“Stella, be careful,” Wyn told her. “He’s not… Please…” She stopped. She didn’t know what to say right now. “Look, Stella, whatever happens, The Doctor and me… we’re on your side. You know that, don’t you?”

“Yeah, sure,” she answered vaguely and turned to watch Meyerson as he stepped up to the microphone and pouted boyishly at the adoring women in front of him. Wyn turned and went back to The Doctor. She was biting her lip anxiously. So was he.

“She’s ok for now. And HE’S busy. Come on.”

They walked out through the formal garden where quite a few people were doing what couples tended to do in the moonlight on warm summer evenings in nice gardens. Wyn and The Doctor did their best not to disturb them as they slipped through the gate to the lawn where the helicopter had landed. It was still there. There only seemed to be one of the roadies leaning against the front of it in the bored way of people who are told to wait around while exciting things are happening elsewhere. The Doctor got close enough to touch the underside of the helicopter before he was challenged.

“It’s quite all right,” he said. “I’m allowed to be here.” He reached for his psychic paper to back him up.

“I don’t care if you’re the bloody king of Belgium,” the roadie answered him. “Get lost.”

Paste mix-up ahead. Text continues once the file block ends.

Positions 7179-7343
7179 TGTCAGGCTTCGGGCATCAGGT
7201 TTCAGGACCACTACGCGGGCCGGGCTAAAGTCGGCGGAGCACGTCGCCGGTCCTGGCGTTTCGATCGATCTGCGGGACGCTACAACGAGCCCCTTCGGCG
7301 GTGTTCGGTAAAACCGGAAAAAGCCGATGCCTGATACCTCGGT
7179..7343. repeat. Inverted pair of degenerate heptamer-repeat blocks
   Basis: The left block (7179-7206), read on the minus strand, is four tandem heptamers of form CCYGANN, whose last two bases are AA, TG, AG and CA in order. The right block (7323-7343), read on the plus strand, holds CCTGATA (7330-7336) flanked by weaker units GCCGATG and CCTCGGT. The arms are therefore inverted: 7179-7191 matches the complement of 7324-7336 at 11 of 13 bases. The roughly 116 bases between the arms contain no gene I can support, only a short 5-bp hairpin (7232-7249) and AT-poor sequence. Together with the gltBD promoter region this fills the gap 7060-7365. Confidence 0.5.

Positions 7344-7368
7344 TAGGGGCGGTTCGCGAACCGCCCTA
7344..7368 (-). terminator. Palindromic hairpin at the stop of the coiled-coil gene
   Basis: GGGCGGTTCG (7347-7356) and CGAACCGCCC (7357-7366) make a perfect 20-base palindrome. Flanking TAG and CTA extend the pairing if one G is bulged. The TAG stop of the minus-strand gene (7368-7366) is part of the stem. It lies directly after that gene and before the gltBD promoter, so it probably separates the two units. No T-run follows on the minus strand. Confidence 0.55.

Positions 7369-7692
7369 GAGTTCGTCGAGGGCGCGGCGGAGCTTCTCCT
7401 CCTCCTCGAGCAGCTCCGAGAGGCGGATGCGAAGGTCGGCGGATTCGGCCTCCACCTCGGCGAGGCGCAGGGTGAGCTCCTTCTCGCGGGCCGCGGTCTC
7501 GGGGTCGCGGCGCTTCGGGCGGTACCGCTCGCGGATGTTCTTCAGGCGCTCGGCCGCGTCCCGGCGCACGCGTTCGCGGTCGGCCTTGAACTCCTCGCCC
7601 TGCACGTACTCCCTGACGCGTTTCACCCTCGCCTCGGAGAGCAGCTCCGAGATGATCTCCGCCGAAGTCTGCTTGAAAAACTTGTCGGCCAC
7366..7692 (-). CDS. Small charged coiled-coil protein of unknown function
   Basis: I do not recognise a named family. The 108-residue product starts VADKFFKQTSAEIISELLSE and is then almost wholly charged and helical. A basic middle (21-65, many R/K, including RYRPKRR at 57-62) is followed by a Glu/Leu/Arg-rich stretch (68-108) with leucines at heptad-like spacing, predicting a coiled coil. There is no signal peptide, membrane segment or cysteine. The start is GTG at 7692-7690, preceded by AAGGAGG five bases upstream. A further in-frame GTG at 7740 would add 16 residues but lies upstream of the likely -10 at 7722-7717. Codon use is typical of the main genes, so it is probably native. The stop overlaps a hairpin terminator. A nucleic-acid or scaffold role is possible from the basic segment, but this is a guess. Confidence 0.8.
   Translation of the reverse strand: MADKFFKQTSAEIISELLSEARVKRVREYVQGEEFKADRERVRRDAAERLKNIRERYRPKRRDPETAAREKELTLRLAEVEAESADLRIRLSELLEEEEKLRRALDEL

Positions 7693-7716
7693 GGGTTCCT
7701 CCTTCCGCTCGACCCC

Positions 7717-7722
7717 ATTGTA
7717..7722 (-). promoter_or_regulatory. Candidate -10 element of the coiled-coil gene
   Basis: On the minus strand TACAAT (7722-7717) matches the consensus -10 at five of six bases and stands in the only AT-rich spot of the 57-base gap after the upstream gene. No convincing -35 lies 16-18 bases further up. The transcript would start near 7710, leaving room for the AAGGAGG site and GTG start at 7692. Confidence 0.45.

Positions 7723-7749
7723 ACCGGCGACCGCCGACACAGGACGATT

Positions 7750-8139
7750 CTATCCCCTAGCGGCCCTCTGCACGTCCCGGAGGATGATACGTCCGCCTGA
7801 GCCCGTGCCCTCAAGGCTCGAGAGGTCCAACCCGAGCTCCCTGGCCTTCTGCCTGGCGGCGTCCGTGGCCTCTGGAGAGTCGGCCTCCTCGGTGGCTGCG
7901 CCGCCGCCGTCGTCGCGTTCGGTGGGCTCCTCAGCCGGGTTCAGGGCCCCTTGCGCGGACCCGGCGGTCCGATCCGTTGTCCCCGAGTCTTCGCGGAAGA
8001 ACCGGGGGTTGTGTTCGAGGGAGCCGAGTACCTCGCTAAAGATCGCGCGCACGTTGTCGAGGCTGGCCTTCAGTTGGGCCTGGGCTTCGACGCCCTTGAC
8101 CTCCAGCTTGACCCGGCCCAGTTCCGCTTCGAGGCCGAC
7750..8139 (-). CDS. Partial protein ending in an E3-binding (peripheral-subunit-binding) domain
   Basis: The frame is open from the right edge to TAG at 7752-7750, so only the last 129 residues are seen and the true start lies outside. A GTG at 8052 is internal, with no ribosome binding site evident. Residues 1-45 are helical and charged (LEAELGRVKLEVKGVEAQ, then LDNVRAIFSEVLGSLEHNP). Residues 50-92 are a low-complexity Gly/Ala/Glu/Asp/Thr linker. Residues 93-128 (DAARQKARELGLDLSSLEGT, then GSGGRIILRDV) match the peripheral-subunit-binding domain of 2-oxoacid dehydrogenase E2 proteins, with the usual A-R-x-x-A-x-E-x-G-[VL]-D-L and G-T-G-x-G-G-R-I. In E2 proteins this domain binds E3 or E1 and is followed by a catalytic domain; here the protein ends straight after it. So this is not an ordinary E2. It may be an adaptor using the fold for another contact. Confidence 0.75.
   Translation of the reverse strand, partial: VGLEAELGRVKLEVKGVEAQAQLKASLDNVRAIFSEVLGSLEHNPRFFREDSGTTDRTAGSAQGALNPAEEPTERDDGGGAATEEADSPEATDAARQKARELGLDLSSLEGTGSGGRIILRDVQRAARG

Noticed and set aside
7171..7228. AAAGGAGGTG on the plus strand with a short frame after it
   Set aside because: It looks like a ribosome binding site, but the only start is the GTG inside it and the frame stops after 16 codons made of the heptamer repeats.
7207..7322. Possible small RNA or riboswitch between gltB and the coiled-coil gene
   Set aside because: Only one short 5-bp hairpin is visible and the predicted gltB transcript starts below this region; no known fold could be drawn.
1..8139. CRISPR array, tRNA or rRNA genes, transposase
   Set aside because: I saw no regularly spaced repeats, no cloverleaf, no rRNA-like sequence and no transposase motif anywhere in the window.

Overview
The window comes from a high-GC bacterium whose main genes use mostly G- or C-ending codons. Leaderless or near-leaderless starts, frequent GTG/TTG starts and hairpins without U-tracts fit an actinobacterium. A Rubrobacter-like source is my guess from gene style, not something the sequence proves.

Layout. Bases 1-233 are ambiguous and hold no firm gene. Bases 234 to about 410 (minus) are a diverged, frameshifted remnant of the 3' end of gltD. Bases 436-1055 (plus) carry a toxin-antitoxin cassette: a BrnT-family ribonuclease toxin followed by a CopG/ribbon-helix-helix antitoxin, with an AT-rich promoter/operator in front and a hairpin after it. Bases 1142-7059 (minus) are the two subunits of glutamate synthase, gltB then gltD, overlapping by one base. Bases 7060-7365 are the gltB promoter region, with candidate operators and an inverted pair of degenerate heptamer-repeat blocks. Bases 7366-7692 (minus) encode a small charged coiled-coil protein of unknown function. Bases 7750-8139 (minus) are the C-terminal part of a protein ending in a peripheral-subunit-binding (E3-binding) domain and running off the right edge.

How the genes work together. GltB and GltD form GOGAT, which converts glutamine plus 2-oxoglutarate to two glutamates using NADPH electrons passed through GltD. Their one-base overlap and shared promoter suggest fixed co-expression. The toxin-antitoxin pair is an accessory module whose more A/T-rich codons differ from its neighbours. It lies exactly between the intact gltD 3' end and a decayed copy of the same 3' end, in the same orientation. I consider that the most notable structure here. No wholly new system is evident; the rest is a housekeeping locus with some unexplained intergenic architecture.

The Doctor looked at his psychic paper and grinned. According to it he WAS the King of the Belgians. One day he ought to find out why a semi-sentient piece of paper had a thing about Belgium, but he didn’t need to wait around and discuss the roadie’s lack of respect to his royal personage. He only needed the briefest contact to plant the listening device that would tell him what was going on inside the helicopter, as well as acting as a homing beacon should he have to follow it later.

“Are you sure the psychic paper didn’t say you were James Bond?” Wyn teased him as they closed the TARDIS door behind them and he bounded towards the console. “This is a bit cloak and dagger.”

“James Bond? Me?” The Doctor laughed. “Nah, I’d rather be a villain. Doctor Kiev. I’d stroke a chicken while laughing maniacally and threatening to infect the world with bird flu!”

“Yeah,” Wyn laughed. “I could just see that. NOT. Meanwhile, back to the serious business.”